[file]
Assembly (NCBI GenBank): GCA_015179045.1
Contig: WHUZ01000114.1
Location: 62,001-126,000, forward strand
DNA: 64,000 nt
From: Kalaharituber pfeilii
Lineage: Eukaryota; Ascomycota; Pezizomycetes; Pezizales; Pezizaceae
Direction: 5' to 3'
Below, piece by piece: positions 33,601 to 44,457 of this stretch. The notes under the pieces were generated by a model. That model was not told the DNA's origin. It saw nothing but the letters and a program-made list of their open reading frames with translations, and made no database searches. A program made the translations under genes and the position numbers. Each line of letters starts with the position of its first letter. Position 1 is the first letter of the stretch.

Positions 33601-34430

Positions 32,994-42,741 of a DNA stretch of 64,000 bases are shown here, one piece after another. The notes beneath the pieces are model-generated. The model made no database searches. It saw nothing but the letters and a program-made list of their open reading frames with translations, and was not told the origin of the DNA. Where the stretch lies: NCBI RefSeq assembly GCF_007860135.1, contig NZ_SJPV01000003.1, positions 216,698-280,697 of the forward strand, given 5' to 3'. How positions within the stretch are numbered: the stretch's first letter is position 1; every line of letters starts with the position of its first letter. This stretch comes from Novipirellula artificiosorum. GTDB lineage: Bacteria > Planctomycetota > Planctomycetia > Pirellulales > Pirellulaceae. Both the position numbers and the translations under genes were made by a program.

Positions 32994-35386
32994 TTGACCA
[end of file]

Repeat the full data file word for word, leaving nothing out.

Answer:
Assembly (NCBI GenBank): GCA_015179045.1
Contig: WHUZ01000114.1
Location: 62,001-126,000, forward strand
DNA: 64,000 nt
From: Kalaharituber pfeilii
Lineage: Eukaryota; Ascomycota; Pezizomycetes; Pezizales; Pezizaceae
Direction: 5' to 3'
Below, piece by piece: positions 33,601 to 44,457 of this stretch. The notes under the pieces were generated by a model. That model was not told the DNA's origin. It saw nothing but the letters and a program-made list of their open reading frames with translations, and made no database searches. A program made the translations under genes and the position numbers. Each line of letters starts with the position of its first letter. Position 1 is the first letter of the stretch.

Positions 33601-34430

Positions 32,994-42,741 of a DNA stretch of 64,000 bases are shown here, one piece after another. The notes beneath the pieces are model-generated. The model made no database searches. It saw nothing but the letters and a program-made list of their open reading frames with translations, and was not told the origin of the DNA. Where the stretch lies: NCBI RefSeq assembly GCF_007860135.1, contig NZ_SJPV01000003.1, positions 216,698-280,697 of the forward strand, given 5' to 3'. How positions within the stretch are numbered: the stretch's first letter is position 1; every line of letters starts with the position of its first letter. This stretch comes from Novipirellula artificiosorum. GTDB lineage: Bacteria > Planctomycetota > Planctomycetia > Pirellulales > Pirellulaceae. Both the position numbers and the translations under genes were made by a program.

Positions 32994-35386
32994 TTGACCA